Connecting information with innovation

How are knowledge and information management roles and responsibilities changing? The latest research from TFPL reveals new trends in role design and skills requirements.

Page 1 of 2 next >>

In 2006, TFPL published the results of research on emerging information roles in the digital environment.

One of the outcomes was the identification of knowledge and information management (KIM) as a single discipline that would unify and replace information management (IM) and knowledge management (KM).  A second outcome of the research was the development of an Information Responsibilities Framework.  We modified this Framework for our 2011 survey, in which we revisited the issue of roles.

Information roles, skills and career development

With our 2011 survey, we set out to explore what is happening with information roles and skills and to identify trends and opportunities to help employers and employees understand the KIM responsibilities required in organisations.   We also wanted to test the continuing relevance of the Information Responsibilities Framework.

The 2011 survey was a web based questionnaire which TFPL Connect  members and other communities were invited to complete. 220 usable replies were received from a range of organisations with over 50% claiming global reach.  About 35% were from the public sector and 45% from the private sector. Approximately 80% of respondents were from senior management and out of those approximately 15% were from non-KIM roles.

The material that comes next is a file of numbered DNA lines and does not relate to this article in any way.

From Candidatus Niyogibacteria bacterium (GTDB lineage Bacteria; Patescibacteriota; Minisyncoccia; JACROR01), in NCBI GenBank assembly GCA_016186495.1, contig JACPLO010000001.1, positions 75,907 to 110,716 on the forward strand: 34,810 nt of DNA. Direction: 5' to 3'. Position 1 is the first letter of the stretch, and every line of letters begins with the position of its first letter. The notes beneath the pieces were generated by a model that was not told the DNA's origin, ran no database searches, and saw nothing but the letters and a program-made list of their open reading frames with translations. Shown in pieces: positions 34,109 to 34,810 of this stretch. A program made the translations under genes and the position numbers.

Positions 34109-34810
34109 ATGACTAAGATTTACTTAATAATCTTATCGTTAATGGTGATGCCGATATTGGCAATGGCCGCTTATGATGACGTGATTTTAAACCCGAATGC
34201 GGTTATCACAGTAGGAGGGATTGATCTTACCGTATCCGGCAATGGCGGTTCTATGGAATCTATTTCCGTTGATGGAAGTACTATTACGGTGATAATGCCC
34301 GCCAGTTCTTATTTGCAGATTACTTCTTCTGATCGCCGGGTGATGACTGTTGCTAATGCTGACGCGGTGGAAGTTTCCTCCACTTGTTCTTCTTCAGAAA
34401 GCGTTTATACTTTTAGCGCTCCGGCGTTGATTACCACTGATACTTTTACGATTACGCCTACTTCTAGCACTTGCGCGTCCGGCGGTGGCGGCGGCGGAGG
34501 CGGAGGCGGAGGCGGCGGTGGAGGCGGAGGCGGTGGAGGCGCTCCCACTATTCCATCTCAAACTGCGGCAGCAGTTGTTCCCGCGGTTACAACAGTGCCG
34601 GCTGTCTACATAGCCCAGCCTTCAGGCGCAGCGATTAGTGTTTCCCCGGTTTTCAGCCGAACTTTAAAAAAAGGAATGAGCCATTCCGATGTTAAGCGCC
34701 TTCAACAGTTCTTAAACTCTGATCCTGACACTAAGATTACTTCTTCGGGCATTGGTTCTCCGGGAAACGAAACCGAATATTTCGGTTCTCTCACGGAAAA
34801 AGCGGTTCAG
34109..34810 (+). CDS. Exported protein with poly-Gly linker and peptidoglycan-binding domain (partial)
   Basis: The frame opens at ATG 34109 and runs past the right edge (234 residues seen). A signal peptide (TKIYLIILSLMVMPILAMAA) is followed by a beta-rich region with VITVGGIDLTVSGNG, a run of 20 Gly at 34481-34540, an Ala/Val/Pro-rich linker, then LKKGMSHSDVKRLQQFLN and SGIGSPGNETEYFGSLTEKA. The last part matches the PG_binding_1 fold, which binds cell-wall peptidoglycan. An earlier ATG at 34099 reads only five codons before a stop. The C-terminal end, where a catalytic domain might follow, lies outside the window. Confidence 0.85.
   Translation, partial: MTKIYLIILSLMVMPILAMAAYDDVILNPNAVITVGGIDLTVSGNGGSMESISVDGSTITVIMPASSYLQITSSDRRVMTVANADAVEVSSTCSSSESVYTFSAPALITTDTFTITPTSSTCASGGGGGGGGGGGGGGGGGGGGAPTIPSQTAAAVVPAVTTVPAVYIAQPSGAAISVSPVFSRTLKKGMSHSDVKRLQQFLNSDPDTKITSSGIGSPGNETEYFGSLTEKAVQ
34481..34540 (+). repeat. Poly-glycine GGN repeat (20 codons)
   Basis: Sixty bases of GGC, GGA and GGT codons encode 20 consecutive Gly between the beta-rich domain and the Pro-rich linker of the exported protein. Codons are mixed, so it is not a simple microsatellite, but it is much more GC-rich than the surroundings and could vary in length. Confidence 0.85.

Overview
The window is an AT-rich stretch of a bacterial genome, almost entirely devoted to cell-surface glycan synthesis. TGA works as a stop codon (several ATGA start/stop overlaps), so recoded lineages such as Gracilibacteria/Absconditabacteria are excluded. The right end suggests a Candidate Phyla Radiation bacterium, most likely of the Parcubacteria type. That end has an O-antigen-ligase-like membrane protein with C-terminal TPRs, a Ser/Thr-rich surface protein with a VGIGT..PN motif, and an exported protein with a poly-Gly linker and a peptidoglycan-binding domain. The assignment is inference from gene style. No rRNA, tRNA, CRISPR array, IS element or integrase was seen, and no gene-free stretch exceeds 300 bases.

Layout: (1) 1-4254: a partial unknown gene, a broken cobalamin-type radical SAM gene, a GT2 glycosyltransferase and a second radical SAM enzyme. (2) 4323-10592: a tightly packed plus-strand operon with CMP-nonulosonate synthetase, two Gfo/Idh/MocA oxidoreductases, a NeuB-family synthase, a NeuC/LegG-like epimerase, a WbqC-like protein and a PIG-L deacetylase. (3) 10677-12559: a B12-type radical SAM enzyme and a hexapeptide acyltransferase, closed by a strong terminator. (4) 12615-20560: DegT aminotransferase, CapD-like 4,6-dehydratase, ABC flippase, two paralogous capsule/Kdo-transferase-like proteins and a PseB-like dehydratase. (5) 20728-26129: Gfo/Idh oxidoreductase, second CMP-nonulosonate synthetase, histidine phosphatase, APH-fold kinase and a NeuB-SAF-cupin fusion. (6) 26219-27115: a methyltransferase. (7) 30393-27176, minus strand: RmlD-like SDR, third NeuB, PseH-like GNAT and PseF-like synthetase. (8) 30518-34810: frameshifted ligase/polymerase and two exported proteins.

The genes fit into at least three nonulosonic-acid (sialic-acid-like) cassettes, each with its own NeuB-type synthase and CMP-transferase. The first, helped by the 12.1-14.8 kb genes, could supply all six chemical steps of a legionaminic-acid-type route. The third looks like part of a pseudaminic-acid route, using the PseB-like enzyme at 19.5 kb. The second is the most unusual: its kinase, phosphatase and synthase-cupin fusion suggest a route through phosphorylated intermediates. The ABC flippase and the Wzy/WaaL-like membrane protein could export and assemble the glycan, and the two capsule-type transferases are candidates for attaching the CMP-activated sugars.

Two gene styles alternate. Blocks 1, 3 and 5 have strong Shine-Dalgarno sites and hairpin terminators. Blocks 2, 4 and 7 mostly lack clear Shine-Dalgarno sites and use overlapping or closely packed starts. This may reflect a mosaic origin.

Headline conclusions

  • Assigning KIM responsibilities is now increasingly driven by organisational policy on innovation and investment suggesting that KIM is regarded as an essential rather than discretionary business function.
  • In most organisations, KIM is clearly associated with KIM specialists and there is little recognition of KIM responsibilities inherent in other roles. Indeed, many KIM specialists do not acknowledge other roles contributing to the KIM arena.
  • Functions such as Research, Competitive Intelligence and Information Technology do not align themselves with KIM. In the same way individuals coming from non-KIM backgrounds do not identify with a KIM specialist community.
  • There are clear signs that core KIM disciplines such as information management, records management, library and information services, business analysis, and knowledge management, are coming together and in some cases merging.
  • The model for assigned KIM responsibilities has evolved towards a dispersed model with central support so, while there is a dispersal of KIM practitioners throughout organisations, centralised KIM teams still have a place in the evolving organisation.
  • In spite of rumours to the contrary, KIM headcount is remarkable stable and shows no significant decrease over the last five years.

Page 1 of 2 next >>